Tax Jurisdiction of Residence
The Final Regulations provide that a tax jurisdiction is a country or a jurisdiction that is not a country but that has fiscal autonomy. They clarify, in response to comments, that a US territory or possession (i.e., American Samoa, Guam, the Northern Mariana Islands, Puerto Rico or the US Virgin Islands) is viewed as having fiscal autonomy.
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"Liable to tax" Criterion
Under the Final Regulations, a business entity is considered a resident in a tax jurisdiction if, under the laws of that jurisdiction, the business entity is liable to tax therein based on place of management, place of organization, or another similar criterion. The Proposed Regulations provided that a business entity would not be considered resident in a tax jurisdiction if it were liable to tax solely with respect to income from sources within that jurisdiction or capital situated in that jurisdiction. This provision raised questions as to whether entities organized in jurisdictions like Hong Kong or Panama, which have pure territorial tax systems, might not be considered to have a tax jurisdiction of residence. The Final Regulations have been revised to clarify that a business entity will not be treated as a tax resident in a jurisdiction where it is liable to tax only by reason of a tax imposed by reference to gross amounts of income without any reduction for expenses, provided that such tax applies only with respect to income from sources in that tax jurisdiction or capital situated in such tax jurisdiction (e.g., income subject to a withholding tax). Thus a jurisdiction with a purely territorial tax system can be a tax jurisdiction of residence. This will reduce the amount of income and other items that must be reported as "stateless."
Tie Breaker Rule
If an entity is resident in more than one tax jurisdiction, the residence rules of the applicable income tax treaty (if any) will apply to determine the entity's jurisdiction of residence. If an income tax treaty does not apply or does not answer the residence question (e.g., because it would require a competent authority determination), the entity's tax jurisdiction of residence is determined in accordance with Article 4 of the 2014 OECD Model Treaty (i.e., by reference to the entity's place of effective management). In response to comments that the OECD Model Treaty Article 4 test may not provide a definite answer to the residency question, the Preamble and the Final Regulations note that that Form 8975 may provide further guidance on determination of tax jurisdiction of residence. For PEs, the tax jurisdiction of residence is the jurisdiction in which the PE is located.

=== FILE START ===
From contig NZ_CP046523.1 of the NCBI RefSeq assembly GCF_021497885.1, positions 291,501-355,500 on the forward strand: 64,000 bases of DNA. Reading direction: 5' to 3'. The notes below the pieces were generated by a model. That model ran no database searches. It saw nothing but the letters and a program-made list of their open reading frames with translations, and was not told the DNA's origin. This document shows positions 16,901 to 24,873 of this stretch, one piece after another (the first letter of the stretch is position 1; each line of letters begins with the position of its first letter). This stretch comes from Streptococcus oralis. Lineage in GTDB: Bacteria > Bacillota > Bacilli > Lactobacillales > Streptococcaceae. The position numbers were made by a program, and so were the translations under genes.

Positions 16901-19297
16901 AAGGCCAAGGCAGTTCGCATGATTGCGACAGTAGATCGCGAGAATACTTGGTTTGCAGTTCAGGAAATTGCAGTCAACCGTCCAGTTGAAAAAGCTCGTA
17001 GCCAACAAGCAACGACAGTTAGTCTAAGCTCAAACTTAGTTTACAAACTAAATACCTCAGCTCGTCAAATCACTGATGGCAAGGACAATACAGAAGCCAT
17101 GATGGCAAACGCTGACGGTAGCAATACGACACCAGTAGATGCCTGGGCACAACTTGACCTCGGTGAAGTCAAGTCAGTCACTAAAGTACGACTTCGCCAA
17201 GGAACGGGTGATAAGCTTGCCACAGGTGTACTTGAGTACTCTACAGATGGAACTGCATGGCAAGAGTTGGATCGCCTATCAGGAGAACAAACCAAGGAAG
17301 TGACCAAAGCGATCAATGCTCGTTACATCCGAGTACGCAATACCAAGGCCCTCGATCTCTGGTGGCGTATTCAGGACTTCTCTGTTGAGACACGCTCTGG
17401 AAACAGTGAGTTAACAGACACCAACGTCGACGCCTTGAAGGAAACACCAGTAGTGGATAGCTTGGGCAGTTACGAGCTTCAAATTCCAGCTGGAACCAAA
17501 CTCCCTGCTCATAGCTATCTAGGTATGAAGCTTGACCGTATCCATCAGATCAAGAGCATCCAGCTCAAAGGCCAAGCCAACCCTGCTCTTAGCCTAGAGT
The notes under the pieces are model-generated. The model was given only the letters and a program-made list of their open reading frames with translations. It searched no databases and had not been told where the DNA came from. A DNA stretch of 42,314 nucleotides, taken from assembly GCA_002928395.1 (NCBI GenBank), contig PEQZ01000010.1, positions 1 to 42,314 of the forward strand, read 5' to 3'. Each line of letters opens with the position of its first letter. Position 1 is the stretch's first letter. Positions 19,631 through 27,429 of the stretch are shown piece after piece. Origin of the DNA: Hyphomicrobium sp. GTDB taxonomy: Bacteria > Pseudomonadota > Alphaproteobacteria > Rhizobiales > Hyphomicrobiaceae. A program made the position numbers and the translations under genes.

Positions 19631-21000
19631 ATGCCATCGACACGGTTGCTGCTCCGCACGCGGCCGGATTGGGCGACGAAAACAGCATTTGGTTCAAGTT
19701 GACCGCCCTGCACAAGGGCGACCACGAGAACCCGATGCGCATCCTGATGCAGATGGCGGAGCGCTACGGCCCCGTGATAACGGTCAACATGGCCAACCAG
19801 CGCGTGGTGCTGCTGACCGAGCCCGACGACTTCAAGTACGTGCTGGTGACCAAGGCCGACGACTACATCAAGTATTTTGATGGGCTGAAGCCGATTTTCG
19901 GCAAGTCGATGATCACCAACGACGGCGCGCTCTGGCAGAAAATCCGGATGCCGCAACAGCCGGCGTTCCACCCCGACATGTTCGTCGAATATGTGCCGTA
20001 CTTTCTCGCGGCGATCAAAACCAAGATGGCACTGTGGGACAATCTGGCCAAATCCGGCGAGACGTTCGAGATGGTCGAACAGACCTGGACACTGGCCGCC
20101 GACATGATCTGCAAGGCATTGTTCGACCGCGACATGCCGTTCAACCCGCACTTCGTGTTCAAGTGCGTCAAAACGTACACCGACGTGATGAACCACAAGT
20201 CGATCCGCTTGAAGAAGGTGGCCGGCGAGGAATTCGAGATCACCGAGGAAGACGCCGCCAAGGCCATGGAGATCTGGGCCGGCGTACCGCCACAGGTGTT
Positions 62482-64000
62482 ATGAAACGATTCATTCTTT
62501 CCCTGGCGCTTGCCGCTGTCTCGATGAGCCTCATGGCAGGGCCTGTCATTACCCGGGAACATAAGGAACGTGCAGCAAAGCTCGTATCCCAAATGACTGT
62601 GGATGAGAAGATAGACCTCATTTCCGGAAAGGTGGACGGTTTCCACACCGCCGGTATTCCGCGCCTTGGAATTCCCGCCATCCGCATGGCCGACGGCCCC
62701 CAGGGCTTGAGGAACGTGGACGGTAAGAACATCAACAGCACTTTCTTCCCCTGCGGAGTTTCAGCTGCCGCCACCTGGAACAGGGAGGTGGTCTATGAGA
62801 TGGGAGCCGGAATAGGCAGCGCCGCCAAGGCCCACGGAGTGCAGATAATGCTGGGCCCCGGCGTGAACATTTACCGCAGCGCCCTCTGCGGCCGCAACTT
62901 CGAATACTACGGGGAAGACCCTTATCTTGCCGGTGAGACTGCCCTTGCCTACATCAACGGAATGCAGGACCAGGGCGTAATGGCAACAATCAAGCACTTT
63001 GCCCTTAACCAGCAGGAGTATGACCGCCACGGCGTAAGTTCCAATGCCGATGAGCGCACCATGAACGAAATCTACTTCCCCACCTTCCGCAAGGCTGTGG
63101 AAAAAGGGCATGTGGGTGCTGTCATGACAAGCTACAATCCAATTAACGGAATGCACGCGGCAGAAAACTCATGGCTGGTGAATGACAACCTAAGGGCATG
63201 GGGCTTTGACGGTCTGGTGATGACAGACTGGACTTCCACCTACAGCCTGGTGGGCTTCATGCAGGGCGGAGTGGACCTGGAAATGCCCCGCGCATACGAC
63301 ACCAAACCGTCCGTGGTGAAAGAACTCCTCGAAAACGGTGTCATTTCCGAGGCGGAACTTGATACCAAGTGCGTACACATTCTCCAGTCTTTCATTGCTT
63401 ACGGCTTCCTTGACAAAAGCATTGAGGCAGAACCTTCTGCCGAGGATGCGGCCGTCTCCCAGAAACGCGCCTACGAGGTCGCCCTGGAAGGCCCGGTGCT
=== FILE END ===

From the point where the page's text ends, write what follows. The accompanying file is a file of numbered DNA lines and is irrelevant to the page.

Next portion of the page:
The Final Regulations also clarify that foreign insurance companies that elect domestic status under Code Section 953(d) will be treated as US corporations, and therefore US business entities, for CbC reporting purposes.
A business entity that is fiscally transparent in the jurisdiction where it is organized (e.g., a partnership) and that does not have a PE in that or another tax jurisdiction generally will have no tax jurisdiction of residence. The Preamble explains that such entities will be treated as "stateless" entities for purposes of the CbCR, and the income and other items of all stateless entities must be aggregated and reported on a separate row of Form 8975. Additionally (as discussed further below), the owner(s) of a transparent, "stateless" entity must include their share of the revenues and profits of the stateless entity in the row for the tax jurisdiction of residence of the stateless entity's owner(s), except to the extent that the revenues and profits belong to a PE of that stateless entity. This treatment applies regardless of whether the stateless entity is transparent from
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the perspective of its owner(s)' tax jurisdiction of residence. Thus, for example, a China business trust, which is fiscally transparent in China but which may elect to be treated as a corporation for US tax purposes, will be treated as a stateless entity for purposes of Form 8975, except to the extent it has a PE subject to tax in China or another tax jurisdiction.
The Final Regulations also provide that an entity treated as a corporation in its jurisdiction of residence (i.e., not a fiscally transparent entity) will not be treated as stateless for purposes of Form 8975, even if such entity is resident in a jurisdiction that does not have a corporate income tax (e.g., Bermuda), and thus the entity does not technically have a tax jurisdiction of residence under the regulatory definition. Instead, that entity's reportable items will be reported on a separate line for that tax jurisdiction, rather than combined with the items of other stateless entities. This is a change from the Proposed Regulations.
Information Reported on Form 8975
As noted above, Form 8975 is expected to be in the same format and require the same information as the model templates included in the Final Report on Action 13. The Final Regulations provide definitions for various items required to be included, e.g., revenue and income tax paid and accrued.
Source of Data for Form 8975